Electromechanical Chopper – An ac amplifier must see ac in order to perform useful work. A fair number of chopping and modulation techniques are available to change direct current, or to change very slowly varying signals into square waves (or pulses). Associated circuitry, inserted at the amplification system common output, may then be used to rectifier or demodulate the carrier wave and thereby produce a common dc product.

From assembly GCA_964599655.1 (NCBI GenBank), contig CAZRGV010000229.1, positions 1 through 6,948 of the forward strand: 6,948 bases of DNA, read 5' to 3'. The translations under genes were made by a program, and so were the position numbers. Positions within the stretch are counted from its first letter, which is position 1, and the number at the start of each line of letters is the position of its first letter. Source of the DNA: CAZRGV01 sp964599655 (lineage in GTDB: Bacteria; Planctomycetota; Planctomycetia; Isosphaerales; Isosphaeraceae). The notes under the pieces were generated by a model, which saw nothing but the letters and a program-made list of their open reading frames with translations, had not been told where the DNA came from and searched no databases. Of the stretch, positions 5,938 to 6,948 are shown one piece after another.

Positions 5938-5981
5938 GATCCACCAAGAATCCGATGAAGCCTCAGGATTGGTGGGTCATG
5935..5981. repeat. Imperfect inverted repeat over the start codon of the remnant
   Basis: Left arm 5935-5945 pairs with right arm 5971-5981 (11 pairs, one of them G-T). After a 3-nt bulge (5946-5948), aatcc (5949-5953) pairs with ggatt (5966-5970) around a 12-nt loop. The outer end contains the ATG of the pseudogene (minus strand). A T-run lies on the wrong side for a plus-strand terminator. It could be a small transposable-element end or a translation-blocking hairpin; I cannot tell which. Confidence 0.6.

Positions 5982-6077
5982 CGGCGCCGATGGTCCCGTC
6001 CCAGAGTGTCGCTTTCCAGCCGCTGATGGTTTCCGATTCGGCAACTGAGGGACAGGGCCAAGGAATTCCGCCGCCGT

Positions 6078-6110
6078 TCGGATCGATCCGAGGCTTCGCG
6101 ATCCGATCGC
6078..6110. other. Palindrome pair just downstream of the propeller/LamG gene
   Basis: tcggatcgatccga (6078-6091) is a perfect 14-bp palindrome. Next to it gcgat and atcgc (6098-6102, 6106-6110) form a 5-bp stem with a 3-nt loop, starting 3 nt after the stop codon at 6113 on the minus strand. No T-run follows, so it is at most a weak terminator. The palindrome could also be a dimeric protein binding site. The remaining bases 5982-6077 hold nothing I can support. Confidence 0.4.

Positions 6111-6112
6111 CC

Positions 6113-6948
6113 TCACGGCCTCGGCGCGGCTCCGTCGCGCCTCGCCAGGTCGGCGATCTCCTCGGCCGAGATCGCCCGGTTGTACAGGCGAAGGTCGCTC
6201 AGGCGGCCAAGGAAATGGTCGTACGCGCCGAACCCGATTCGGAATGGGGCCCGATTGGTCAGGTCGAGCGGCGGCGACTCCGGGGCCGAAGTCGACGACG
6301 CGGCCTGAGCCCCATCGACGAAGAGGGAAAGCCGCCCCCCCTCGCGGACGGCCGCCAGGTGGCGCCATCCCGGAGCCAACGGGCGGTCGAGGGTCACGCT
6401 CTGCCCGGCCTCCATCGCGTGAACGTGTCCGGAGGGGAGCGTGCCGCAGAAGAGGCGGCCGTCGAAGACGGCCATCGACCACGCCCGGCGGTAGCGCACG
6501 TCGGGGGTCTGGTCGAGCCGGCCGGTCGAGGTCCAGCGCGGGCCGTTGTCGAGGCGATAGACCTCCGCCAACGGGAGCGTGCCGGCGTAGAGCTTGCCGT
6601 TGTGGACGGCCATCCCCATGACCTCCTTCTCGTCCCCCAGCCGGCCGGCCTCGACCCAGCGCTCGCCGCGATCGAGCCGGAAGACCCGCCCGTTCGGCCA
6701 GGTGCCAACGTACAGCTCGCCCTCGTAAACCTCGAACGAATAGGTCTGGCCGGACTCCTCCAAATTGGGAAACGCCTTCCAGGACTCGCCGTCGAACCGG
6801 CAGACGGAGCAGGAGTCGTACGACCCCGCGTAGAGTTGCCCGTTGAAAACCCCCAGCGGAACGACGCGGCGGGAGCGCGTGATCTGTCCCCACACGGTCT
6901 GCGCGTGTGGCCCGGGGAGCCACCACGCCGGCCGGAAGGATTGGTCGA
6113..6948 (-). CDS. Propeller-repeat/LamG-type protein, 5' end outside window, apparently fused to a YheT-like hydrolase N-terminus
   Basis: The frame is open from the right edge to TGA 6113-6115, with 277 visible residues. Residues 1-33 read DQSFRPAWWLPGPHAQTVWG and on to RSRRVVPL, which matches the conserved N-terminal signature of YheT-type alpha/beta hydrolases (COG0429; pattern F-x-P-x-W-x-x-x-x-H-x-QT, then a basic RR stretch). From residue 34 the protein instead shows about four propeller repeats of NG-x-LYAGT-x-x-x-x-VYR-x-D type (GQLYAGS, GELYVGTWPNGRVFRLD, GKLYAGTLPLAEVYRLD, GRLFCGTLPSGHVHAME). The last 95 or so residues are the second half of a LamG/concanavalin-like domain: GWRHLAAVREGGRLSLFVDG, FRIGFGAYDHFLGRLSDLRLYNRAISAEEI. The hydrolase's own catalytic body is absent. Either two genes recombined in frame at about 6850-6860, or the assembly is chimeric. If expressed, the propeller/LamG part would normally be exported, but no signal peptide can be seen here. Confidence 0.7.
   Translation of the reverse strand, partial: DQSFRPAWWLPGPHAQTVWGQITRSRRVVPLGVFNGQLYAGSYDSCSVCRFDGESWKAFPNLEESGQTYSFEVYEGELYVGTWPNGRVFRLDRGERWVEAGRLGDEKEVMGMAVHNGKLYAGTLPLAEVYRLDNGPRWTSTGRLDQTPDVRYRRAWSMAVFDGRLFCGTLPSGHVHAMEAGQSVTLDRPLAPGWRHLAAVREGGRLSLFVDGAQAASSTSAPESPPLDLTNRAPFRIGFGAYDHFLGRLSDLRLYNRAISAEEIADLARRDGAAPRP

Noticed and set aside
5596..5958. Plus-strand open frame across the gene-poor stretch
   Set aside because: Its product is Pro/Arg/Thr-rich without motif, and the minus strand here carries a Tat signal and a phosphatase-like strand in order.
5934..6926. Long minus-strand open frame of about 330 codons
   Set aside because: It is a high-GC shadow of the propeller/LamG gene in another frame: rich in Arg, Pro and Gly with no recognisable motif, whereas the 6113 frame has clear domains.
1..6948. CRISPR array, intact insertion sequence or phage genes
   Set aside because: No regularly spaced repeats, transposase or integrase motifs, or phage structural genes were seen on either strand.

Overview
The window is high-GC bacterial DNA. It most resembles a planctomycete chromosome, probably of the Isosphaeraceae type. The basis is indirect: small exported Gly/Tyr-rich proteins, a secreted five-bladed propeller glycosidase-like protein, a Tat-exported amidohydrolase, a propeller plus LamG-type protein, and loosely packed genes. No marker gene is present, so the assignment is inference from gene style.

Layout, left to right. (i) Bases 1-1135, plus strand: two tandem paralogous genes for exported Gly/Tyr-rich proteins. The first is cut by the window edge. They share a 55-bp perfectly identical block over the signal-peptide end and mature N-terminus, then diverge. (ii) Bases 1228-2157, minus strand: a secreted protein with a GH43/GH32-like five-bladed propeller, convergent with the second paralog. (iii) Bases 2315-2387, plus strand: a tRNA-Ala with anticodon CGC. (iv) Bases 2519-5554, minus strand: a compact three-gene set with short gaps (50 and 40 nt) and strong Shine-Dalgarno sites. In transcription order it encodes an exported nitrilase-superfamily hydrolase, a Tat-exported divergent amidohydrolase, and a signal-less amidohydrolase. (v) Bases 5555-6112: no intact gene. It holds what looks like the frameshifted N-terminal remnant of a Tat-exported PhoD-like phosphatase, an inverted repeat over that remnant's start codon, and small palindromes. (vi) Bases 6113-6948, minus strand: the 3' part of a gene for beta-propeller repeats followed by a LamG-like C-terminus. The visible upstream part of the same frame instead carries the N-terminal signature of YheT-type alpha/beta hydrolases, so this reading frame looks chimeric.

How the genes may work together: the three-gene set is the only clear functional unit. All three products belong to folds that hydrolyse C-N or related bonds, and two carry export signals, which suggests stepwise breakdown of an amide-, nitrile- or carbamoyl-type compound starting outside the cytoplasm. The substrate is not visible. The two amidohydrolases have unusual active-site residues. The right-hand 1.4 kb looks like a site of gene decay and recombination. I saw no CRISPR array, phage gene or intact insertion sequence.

Small dc increments are converted to pulses, suitable for amplification in high gain ac stages, in an electromechanical chopper shown in Fig. 14.29. The device is basically identical to the well known dc
The chopper is usually driven by a medium frequency oscillator, with drive frequencies for the coil between 50-400 Hz or more. High quality choppers handle voltages as high as 100 V, and voltages in the microvolt range. Most contacts are composed of similar metals and carry a maximum current of 2 mA. The approximate life is about 5000 hours.